“We are the Village Green Preservation Society…”

Mark Cummings  17-05-2023

The adoption of a Local Plan may, subject to its specific provisions, suspend the public’s right to apply for registration of a Town or Village Green (TVG).

An application to register a piece of land as a TVG can be a thorn in the side of legitimate developers.


What is a Town or Village Green?

There is a statutory right to apply to register land as a Town or Village Green under the Commons Act (CoA) 2006 if:

"A significant number of the inhabitants of any locality, or of any neighbourhood within a locality, have indulged as of right in lawful sports and pastimes on the land for a period of at least 20 years."

A TVG, therefore, is an open space that has been used by the inhabitants of the town, village, or parish ‘as of right’  for ‘lawful sports and pastimes’ for a period of at least 20 years. It may or may not be subject to ‘rights of common’, or the traditional rights to graze domestic stock, turn out pigs in autumn, take timber for fuel, minerals from the soil, or fish from lakes, rivers or streams. Whether this space is defined as a town green or a village green depends purely on its location.

The existence of a TVG can restrict, or, in some cases, even prevent development, since it is a criminal offence to disturb or interfere with the use or enjoyment of a TVG.

An application to register a TVG can be a powerful tool in the hands of anyone wishing to prevent or impede a development. Such an application, whether it is likely to be successful or not, can delay development proposals, increase costs for developers, or even kill plans completely with no compensation for loss of development value.


How do Village Greens get blocked?

However, along with a range of other qualifying factors, or ‘trigger events’, a Local Plan defining a designated area for future development can, depending on its specific provisions, be a means of suspending the public’s right to apply for registration of that land as a TVG.

While under the CA 2006, there is a statutory right to apply to register land as a TVG if the requirements are met, amendments to the legislation, introduced in 2015, exclude this right in certain circumstances. These circumstances are known as ‘trigger events’. Their introduction is a move to limit the number of frivolous TVG applications designed to delay or disrupt the planning process; opponents of planning proposals were using the right to apply for registration as a way of frustrating legitimate development.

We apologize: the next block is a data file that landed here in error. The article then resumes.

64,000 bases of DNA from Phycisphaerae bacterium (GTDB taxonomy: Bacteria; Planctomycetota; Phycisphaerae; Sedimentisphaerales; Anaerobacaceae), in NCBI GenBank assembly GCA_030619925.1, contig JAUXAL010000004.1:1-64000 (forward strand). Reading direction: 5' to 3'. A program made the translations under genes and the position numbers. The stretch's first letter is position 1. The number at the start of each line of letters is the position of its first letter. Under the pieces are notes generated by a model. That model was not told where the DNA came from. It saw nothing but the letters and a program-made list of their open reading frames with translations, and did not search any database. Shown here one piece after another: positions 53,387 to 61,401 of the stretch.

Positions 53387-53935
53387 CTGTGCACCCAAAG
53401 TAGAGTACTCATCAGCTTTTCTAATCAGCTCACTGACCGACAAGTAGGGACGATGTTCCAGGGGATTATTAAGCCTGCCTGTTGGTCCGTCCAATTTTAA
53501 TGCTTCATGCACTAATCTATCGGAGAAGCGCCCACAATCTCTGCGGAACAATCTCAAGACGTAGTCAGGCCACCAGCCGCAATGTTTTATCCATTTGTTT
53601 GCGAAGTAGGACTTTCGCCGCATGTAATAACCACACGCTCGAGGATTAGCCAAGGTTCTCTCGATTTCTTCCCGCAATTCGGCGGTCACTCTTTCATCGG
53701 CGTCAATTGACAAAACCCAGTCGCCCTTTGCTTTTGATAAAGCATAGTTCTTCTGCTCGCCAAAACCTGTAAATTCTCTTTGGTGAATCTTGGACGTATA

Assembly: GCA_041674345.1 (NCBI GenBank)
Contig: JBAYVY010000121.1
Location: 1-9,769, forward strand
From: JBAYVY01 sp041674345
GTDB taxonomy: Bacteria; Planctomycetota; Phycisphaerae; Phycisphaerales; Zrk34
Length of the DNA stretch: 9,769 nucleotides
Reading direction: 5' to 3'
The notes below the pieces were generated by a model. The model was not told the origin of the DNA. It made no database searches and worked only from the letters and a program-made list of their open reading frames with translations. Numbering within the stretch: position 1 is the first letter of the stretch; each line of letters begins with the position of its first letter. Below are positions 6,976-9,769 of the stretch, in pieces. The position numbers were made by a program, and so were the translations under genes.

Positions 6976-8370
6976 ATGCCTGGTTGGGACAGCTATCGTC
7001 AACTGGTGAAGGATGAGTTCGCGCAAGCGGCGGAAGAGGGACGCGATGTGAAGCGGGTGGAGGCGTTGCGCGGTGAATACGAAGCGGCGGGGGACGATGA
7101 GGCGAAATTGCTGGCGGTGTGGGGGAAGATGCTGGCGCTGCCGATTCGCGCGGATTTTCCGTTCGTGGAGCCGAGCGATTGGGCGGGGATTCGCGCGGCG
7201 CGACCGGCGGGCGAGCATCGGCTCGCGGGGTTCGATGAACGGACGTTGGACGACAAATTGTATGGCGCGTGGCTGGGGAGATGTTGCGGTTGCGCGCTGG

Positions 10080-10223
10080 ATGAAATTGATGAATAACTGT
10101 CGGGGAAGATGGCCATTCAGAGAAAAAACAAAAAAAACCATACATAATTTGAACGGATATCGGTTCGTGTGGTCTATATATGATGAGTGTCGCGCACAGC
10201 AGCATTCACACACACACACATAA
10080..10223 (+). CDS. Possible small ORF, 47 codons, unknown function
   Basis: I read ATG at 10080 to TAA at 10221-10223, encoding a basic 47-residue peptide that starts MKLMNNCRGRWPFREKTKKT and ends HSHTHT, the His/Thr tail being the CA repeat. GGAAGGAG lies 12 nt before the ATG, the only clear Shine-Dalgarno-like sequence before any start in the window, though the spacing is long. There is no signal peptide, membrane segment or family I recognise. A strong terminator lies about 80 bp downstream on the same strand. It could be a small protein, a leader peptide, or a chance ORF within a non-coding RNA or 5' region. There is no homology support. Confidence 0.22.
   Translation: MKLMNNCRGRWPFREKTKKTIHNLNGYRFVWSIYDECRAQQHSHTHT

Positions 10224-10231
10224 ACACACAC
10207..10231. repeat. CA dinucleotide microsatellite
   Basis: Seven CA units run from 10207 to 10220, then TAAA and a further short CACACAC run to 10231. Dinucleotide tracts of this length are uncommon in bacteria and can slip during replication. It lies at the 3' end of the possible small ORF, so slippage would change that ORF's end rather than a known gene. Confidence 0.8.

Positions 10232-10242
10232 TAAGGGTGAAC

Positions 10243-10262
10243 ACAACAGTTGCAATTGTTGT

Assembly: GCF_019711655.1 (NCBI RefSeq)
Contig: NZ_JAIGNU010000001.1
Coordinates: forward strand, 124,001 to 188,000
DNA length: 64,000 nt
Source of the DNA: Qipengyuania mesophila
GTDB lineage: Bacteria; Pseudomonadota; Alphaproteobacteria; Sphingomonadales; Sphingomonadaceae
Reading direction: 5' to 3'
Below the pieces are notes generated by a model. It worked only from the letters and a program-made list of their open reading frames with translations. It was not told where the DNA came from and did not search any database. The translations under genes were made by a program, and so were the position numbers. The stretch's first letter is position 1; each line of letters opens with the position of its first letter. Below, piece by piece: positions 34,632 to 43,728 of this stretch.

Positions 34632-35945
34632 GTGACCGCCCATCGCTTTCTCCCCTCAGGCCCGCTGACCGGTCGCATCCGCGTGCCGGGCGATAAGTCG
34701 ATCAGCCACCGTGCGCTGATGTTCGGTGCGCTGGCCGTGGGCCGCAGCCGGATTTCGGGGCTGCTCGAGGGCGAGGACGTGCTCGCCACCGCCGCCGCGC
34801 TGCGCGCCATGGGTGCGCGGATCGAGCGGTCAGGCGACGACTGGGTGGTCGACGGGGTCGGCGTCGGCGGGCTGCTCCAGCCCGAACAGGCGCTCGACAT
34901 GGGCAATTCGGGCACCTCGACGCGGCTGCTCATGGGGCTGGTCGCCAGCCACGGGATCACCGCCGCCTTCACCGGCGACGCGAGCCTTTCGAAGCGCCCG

The starting point is that anyone can apply to register a TVG. However, the existence of a trigger event excludes the right of anyone to apply to register a TVG, so that a commons registration authority will not be able to accept any application to register the land concerned as a TVG.

In cases where an applicant is unaware of any exclusions, the commons registration authority must determine whether the right to apply has been excluded. Where it has, the authority must refuse to consider the application.

There are 16 trigger events. One, particularly important because it represents an early point from which a developer can be confident the site is safe from a TVG application, is where a Local Plan adopted by the Local Planning Authority “identifies the land for potential development”.


What does the Case Law say? 

However, two cases make it clear that looking at the Local Plan as a whole to establish its intentions is crucial.

In R (Cooper Estates Strategic Land Limited) v Wiltshire Council 2019, the land concerned was not specifically allocated for development in the Local Plan, but was within the settlement boundary. The Local Plan contained a presumption in favour of development within the boundary. That, in itself, was found by the Court not to be sufficient to qualify as “identified’. However, crucially, the Local Plan allocation for development within the settlement was more than the allocated sites would yield. Considered in the context of the Local Plan in its entirety, therefore, the High Court decided (and the Court of Appeal agreed) that the site was ‘identified’.

In R (Bellway Homes Ltd) v Kent CC 2022, although the land in question was within a ‘Green Gap’ (the open areas around and between parts of settlements, which maintain the distinction between the countryside and built up areas), the Local Plan envisaged that limited development might be able to take place. According to the same principles applied in the previous case, the Judge found, looking at the Local Plan as a whole, there was insufficient direct connection between the land and the possibility of development, so that the adoption of the Plan did not operate as a trigger event. In this case, to have decided otherwise would imply all of the Green Gap had been identified for potential development, which would clearly have conflicted with the underlying purpose to restrict development.


What if you want to make an application?

Clearly, a close legal analysis of the provisions of the specific Local Plan is necessary to signpost the way forward, where a site is at potential risk of a TVG application.

Contact the team at Samuels to identify the appropriate next steps.

Article credit: Lalla Merlin

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